Staffing firms shouldn’t dismiss candidates based on age
By Sandra Bazzani
I am a baby boomer who had worked in retail for nearly 20 years before going back to school to pursue another profession. I took various computer and other classes that would pertain to office work. One of my advisors suggested I sign up with a staffing agency.
I was fortunate, and quickly got placed as a traditional employee; unfortunately, that company was acquired after a year and my job was eliminated. The same staffing ﬁrm helped me ﬁnd another office job that lasted ﬁve years before it, too, was acquired.
That’s where my struggles began. Here I was, several years older and already part of the aging workforce. I turned again to staffing ﬁrms, this time thinking I would become a bench player for a staffing ﬁrm, to be sent on brief gigs with clients as short-term office help and the like.
Instead, I was left feeling unsupported by my staffing providers. And this sentiment hinged entirely on my age. This was during the recession, so jobs were hard to come by to begin with. I understood that. But during what few interviews I landed, I was actually asked whether I would be retiring and when. As I was interviewing for what were expected to be short-term placements, I failed to see the reasoning behind that question.
For starters, it left me feeling shaky. I had the training and the experience to do the job. It didn’t help when my recruiters doubted my abilities based on my age. There is something wrong with that scenario. There are plenty of studies and news reports of the beneﬁts of hiring baby boomers, about our work ethic and knowledge retention, not to mention how many of my generation have to stay in or return to the workforce because the Great Recession wiped out our retirement accounts. This hesitancy on the part of the agencies and their clients was in poor taste and revealed their lack of understanding of the workforce and current trends.
And it’s not just about age. During this time, I did have a successful relationship with one recruiter who sent me to ﬁll in for people going on vacation and needing help for short periods. I really enjoyed doing that, meeting new people and seeing new places. But when the recruiter left to go back to school himself, the calls stopped. I reached out to get another contact at that ﬁrm, but never heard from them again. Staffing ﬁrms should have policies in place to ensure exiting recruiters pass along their candidate and client lists, and those recruiters to whom those lists are assigned are actively working on them, rather than letting them fall through the cracks.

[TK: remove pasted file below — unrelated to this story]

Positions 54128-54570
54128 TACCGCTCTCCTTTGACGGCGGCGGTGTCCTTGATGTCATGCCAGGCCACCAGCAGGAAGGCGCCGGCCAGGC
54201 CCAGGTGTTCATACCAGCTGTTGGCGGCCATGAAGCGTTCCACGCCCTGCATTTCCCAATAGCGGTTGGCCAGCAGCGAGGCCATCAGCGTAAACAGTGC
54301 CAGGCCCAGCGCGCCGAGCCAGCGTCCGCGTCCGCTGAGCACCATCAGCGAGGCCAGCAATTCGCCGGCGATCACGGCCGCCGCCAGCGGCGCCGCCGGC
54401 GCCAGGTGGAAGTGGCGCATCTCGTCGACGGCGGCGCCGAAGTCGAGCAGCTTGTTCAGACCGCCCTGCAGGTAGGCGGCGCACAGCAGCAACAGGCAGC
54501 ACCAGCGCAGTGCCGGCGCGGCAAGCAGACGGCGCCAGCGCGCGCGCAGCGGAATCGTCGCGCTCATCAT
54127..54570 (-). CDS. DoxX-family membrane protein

Perhaps the people left behind in that office simply weren’t interested in ﬁlling short-term jobs. I don’t know, but my experience proved to me there are clients that have such needs. But staffing ﬁrms that are ﬁlling those needs either aren’t interested in focusing on them or are not marketing themselves so they can be found.
At the end of the day, I expected support from my staffing providers in a variety of ways, but especially when my age came into question. They should have brought up with their clients the beneﬁts of hiring older workers. They should have been well versed with facts and numbers on the advantages of using older works. In short, they should have had my back, but they didn’t. Staffing ﬁrms would do well to build strategies to promote the idea of hiring older workers. After all, baby boomers comprise about 20 percent of the workforce, according to a recent Bureau of Labor Statistics report.
We’re here. We are not going away. We want to work. And you need us. If we come to you, we’re counting on you to be on our side and educate your clients.
Sandra Bazzani is a home care provider. She can be reached at firstname.lastname@example.org.